One of their latest papers (Weitschies et al., in collaboration with Universität Jena, Germany) [Romanus 2002], brings together the works described above. Although the application does not concern the GIT, the experiment is interesting: a SQUID sensor, operating in an unshielded environment, detects the magnetic relaxation of magnetic nanoparticles in mice after intravenous injection.

Prakash et al. [1997] (see in vivo measurements with a single sensor, at the beginning of this section), have tested, but only in vitro, an array of 8 fluxgate magnetometers, in a shielded booth (see above for magnet specification). In parallel, they published a nice solution for solving the equations to localize a single dipole, with some constraints on the positioning of the sensors [Prakash 1999a].

For this review of minimally-invasive solid markers for the GIT to be exhaustive, we must mention the work of Ewe et al. [1989, 1991, 1995] who used a portable metal detector to track a hollow metallic sphere (Ø6 mm, 1.4 g/cm3). The localization accuracy is 0.5 to 1 cm for a detection distance between 2 to 12 cm. An interesting result is the good correlation between the transit time of the metallic marker and the Hinton radio-opaque markers method.

Catheter Tracking

Magnetic markers are also used to track the position of catheters, especially in cardiology. The advantage is that clinicians may locate and navigate their device without fluoroscopy (or at least with less x-rays), and without cumbersome systems, in order to move from an expensive operating room to less costly procedure rooms. Moreover, fluoroscopy is only a two-dimensional imaging system, whereas the three dimensions can be retrieved with a magnetic marker.

In the previous section, an ingested maker and external sensors were used, whereas here, different solutions for the tracking of catheters have been developed. Indeed, an electrical connection to the outside, through the catheter, is possible. In this case, the magnetic marker, a magnetic dipole in fact, may be produced by a coil driven by an alternative current. Furthermore, the sensor(s) may be located in the catheter, while the magnetic source remains outside. Almost all the imaginable strategies have been realized, and different products exist on the market. The systems with emitting coils have two obvious advantages: Firstly, the information is modulated at high frequencies, thus the large quasi-DC noise due to the inhomogeneous magnetic field of the earth is no longer a problem. Secondly, many markers may be tracked simultaneously by multiplexing the signals, in time or in frequency. On the other hand, the ease with which one can adapt a permanent magnet to a standard device and the absence of power supply for the magnetic marker, leading to less expensive devices, are good assets for solutions based on permanent magnets.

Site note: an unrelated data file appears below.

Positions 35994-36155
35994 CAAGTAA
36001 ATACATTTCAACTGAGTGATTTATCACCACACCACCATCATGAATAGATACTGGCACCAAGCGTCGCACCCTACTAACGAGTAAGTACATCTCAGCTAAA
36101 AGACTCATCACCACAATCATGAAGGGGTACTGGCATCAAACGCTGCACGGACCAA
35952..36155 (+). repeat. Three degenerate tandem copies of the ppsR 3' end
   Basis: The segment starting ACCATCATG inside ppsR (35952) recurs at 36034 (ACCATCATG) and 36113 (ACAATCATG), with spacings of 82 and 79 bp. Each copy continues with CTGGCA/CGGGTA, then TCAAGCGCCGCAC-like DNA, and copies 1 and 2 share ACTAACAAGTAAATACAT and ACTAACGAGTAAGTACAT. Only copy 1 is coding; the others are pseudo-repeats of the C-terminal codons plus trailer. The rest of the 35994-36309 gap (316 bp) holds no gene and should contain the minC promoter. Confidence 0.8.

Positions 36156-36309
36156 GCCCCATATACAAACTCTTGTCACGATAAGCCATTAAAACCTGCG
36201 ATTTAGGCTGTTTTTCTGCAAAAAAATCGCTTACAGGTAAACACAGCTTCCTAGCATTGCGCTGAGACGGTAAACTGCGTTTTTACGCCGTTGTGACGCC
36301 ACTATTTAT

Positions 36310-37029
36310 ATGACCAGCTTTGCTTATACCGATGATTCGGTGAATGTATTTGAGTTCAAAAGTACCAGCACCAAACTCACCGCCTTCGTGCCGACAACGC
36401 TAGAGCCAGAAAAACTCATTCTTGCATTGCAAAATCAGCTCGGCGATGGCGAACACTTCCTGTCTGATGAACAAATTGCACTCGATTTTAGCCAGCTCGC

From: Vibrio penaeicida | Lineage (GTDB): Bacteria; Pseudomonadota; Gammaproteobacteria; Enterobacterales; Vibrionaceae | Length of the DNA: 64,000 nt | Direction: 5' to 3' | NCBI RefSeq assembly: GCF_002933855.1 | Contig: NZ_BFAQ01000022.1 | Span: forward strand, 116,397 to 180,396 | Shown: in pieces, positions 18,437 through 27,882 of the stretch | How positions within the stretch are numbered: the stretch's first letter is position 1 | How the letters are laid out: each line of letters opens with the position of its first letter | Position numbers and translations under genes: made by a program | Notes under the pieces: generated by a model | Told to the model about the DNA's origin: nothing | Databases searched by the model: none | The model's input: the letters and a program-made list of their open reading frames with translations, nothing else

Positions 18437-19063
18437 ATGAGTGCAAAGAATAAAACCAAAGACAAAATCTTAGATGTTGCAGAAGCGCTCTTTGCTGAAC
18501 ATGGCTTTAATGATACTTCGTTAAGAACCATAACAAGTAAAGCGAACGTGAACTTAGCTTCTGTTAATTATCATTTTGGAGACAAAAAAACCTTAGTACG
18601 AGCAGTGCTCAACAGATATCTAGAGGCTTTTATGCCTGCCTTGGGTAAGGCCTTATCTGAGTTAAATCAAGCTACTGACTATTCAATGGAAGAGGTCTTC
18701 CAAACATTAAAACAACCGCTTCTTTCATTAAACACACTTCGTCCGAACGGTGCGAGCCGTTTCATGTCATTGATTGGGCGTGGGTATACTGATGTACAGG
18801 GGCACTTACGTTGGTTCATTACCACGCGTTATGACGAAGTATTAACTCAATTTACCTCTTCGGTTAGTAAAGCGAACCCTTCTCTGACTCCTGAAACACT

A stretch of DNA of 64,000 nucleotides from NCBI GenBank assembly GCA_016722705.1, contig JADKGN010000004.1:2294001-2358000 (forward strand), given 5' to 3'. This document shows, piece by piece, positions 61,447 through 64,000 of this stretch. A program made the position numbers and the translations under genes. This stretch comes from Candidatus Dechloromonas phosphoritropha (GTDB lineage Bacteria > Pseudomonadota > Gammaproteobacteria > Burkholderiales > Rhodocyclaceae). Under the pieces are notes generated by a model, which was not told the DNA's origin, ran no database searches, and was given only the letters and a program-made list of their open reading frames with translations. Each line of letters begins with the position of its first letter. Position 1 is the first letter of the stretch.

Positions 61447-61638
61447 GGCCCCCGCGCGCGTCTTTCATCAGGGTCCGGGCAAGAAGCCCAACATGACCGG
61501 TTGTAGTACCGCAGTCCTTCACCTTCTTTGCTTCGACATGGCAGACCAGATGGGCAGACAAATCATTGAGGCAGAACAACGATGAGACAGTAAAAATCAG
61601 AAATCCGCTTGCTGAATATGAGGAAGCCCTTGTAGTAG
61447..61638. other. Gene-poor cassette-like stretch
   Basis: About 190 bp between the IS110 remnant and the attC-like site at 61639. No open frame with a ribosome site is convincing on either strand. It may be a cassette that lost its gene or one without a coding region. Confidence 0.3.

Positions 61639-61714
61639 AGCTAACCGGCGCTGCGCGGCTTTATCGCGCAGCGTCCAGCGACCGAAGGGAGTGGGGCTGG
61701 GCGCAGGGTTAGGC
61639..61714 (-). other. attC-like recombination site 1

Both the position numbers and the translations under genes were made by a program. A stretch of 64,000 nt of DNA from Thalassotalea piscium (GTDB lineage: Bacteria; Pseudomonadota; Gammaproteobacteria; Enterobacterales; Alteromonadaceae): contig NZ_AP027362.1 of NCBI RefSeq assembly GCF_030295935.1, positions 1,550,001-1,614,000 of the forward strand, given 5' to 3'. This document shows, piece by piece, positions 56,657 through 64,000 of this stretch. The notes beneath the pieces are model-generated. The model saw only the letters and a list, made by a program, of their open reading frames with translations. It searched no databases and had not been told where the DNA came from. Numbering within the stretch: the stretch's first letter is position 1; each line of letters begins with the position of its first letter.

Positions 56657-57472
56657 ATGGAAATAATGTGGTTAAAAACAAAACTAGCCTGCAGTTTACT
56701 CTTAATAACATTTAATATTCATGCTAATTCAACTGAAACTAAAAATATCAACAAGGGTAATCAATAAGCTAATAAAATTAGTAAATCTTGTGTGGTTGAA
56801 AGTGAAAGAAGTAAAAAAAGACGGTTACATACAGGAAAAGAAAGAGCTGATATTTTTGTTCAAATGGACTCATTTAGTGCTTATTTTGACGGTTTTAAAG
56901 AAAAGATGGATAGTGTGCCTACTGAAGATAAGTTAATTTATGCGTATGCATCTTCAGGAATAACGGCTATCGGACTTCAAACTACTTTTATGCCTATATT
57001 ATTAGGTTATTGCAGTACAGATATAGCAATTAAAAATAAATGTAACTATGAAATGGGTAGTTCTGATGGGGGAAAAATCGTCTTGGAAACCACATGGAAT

The next paragraphs list the existing devices based either on a permanent or on a modulated magnetic dipole, to find the position of an indwelling device. Note that other non-invasive techniques, on which this review will not focus, are also used, such as ultrasound (measuring distances by measuring the time between two crystals) [Meyer 1997, Vilkomerson 1992, 1997, Vesely 1998], electrical impedance (measuring distances by measuring the impedance between two electrodes) [Wittkampf 1997, 1999, Wrublewski 1999], or radiofrequency (measuring distances by measuring the power of the signal) [Iddan 1997]; when at least three distances have been measured, the three-dimensional position can be recalculated by triangulation. These later solutions are not very accurate, due largely to the inhomogeneities of the medium, the most accurate systems being based on coils. This emphasizes another advantage of the magnetic dipole solution: the human body can be considered as a homogeneous medium for the magnetic field (same permeability as the air), at least up to a certain frequency (100 kHz, according to our own measurement).

Permanent magnetic dipole

Lucent Medical System Inc. (ZortranTM), are the only ones who opted for a permanent magnet [Golden 1995, Somogyi 1999, Tobin 2000, Beck 2001]. Their work has been developed together with the University of Washington (see above). Three cylindrical magnets are needed (total length 16.8 mm, Ø1.8 mm). The hand-held detector utilizes four integrated magnetoresistive magnetic field sensors (Honeywell). The position of the tube tip is displayed on a transparent screen 6x4 cm. Very little detailed information about the accuracy of the positioning system are given. A new prototype with 16 sensors has also been tested in nasogastric tube placements.

Another firm, Teslev Scientific Inc. (project Cathfinder, funded by SIMS Deltec), tried to achieve the same goal with a permanent magnet. They stopped their project in 1994. SIMS Deltec has now developed another system based on coils (see below). The idea was to use a cylindrical magnet, 0.64 mm in diameter and 7.6 mm in length, together with eight induction type sensors (inductance changes of a ferrite core coil in a resonant circuit) not all in the same plane. Standard fluxgate sensors were not suitable due to their high cost.